The National Debt Tops $19 Trillion - 106% Of GDP
FORECASTS & TRENDS E-LETTER
IN THIS ISSUE:
1. Another Strong Jobs Report, But Not All Good News
2. US National Debt Topped $19 Trillion on January 29
3. Debt Held by the Public & Intra-Governmental Debt
4. Whatever Happened to the Debt Ceiling/Debt Limit?
5. Blog: “Red” States Now Outnumber “Blue” States
On Monday, February 1, the Treasury Department announced that America’s national debt had topped $19 trillion for the first time ever – and no one seemed to notice. That’s more than $58,000 for every person living in the US today, including children.
When President Obama took office in January 2009 the national debt was at $10.6 trillion; since then the debt has soared by $8.4 trillion during his seven years in the White House — a record pace that the Congressional Budget Office says is likely to continue.
Our $19 trillion in national debt is made up of a combination of “Debt Held by the Public” and “Intra-Governmental Debt” held by various federal agencies. The government maintains that the latter is debt that we owe to ourselves, and shouldn’t be counted towards the national debt. I will argue that such a conclusion is ridiculous.
I will cover that and more regarding our national debt as we go along today. But first let’s take a look at Friday’s unemployment report for February.
Another Strong Jobs Report, But Not All Good News
Last Friday’s unemployment report for February cited a better than expected 242,000 new jobs added last month. The pre-report consensus called for only 190,000 new jobs. The headline unemployment rate remained steady at 4.9% as expected. Friday’s report revised jobs numbers for January and December upward by 30,000 new jobs.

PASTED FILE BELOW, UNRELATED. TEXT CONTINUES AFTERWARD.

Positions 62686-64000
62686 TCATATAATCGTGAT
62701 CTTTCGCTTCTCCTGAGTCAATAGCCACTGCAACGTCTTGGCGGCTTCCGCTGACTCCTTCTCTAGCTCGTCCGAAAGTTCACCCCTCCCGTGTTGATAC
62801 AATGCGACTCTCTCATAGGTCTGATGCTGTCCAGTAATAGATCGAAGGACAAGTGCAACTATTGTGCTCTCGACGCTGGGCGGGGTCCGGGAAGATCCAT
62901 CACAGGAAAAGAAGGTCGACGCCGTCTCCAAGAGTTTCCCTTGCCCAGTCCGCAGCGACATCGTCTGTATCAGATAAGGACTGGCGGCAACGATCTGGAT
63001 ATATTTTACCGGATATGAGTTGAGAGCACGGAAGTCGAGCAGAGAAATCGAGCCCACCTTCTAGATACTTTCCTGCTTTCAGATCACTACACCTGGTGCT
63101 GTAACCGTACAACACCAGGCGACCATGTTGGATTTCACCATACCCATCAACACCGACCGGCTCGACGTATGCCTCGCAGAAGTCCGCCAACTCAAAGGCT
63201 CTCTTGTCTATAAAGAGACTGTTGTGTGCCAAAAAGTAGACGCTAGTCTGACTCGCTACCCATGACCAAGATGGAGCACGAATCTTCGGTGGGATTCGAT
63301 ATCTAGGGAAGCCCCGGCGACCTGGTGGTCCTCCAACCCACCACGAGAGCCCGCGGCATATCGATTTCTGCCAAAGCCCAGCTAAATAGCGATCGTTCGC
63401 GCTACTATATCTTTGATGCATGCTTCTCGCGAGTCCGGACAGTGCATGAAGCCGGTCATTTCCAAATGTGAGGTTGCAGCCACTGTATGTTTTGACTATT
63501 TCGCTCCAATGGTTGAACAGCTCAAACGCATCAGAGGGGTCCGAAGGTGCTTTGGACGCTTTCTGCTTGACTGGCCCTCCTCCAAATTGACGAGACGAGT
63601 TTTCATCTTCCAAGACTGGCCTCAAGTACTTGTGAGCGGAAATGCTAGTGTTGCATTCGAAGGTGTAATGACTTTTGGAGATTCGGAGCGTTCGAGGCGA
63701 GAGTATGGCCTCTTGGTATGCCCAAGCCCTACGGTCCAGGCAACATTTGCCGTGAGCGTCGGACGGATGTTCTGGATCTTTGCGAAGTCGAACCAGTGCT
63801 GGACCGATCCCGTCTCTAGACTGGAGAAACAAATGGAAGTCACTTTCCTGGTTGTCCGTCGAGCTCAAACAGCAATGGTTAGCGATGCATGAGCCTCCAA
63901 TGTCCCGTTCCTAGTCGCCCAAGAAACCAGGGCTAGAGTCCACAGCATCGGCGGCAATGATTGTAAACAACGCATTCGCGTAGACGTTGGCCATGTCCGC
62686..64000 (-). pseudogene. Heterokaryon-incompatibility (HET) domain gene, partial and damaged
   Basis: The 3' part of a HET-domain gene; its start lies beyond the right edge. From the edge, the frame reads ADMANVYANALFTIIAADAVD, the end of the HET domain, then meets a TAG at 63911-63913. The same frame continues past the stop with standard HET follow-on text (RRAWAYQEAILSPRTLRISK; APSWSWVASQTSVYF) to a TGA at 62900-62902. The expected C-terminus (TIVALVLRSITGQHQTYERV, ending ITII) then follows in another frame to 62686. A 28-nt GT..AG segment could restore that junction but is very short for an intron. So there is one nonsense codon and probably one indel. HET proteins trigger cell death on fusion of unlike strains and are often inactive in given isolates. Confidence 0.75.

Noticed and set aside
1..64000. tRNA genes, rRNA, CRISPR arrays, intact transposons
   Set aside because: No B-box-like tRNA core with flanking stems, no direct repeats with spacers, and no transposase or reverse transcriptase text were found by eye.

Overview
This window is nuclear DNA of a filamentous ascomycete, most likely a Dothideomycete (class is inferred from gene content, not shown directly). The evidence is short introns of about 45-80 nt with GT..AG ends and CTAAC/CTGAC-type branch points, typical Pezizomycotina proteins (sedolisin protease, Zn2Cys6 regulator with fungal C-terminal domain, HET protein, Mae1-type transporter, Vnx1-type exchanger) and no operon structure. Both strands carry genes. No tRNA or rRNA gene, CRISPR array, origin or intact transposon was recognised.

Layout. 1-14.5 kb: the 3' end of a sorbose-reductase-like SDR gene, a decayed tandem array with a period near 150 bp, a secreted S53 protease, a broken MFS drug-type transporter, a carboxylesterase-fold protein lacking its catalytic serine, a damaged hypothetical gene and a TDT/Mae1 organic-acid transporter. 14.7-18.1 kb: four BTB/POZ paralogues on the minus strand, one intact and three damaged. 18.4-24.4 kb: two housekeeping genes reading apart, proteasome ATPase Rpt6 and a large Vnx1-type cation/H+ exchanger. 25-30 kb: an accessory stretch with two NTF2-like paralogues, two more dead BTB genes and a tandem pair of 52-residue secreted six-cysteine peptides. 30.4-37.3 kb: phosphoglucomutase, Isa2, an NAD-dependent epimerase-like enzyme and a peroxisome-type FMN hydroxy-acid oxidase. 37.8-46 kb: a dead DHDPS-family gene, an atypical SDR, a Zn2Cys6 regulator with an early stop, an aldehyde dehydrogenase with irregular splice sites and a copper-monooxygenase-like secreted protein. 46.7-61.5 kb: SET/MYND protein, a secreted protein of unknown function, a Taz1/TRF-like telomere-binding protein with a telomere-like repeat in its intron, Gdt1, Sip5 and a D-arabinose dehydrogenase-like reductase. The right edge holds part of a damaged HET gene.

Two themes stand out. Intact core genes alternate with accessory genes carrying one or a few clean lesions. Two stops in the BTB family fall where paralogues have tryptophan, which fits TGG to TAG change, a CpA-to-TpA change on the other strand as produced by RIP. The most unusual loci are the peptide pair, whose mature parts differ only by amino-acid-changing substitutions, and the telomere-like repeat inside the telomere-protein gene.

Elsewhere, the U-6 unemployment rate, which includes those who are working part-time because they can’t find full-time employment, fell to 9.7% from 9.9% in January. Strong employment gains were recorded in healthcare, retail trade and restaurants. Yet manufacturing jobs fell by 16,000 last month, more than expected, and mining jobs also tumbled.
The Labor Force Participation Rate, including those working and actively looking for work, edged upward to 62.9% for the second monthly advance. Yet average hourly wages dropped by 3 cents an hour to $25.35 after rising in January. The average workweek also declined slightly to 34.4 hours.
All in all, the February jobs report was positive in that it showed a significant increase in new jobs following the disappointing January report and a second consecutive monthly increase in the participation rate. It was also encouraging in that more Americans are looking for work and finding jobs faster. It was not, however, without a few disappointments.
US National Debt Topped $19 Trillion on January 29
On Monday, February 1 the Treasury Department announced that America’s national debt had topped $19 trillion for the first time ever – and no one seemed to notice. That’s more than $58,000 for every person living in the US today including children. The latest addition of $1 trillion to our national debt – from $18 trillion to $19 trillion – happened in just over 13 months.
When President Obama took office, the national debt was at $10.6 trillion; since then the debt has soared by $8.4 trillion during his seven years in the White House — a record pace that the Congressional Budget Office says is likely to continue.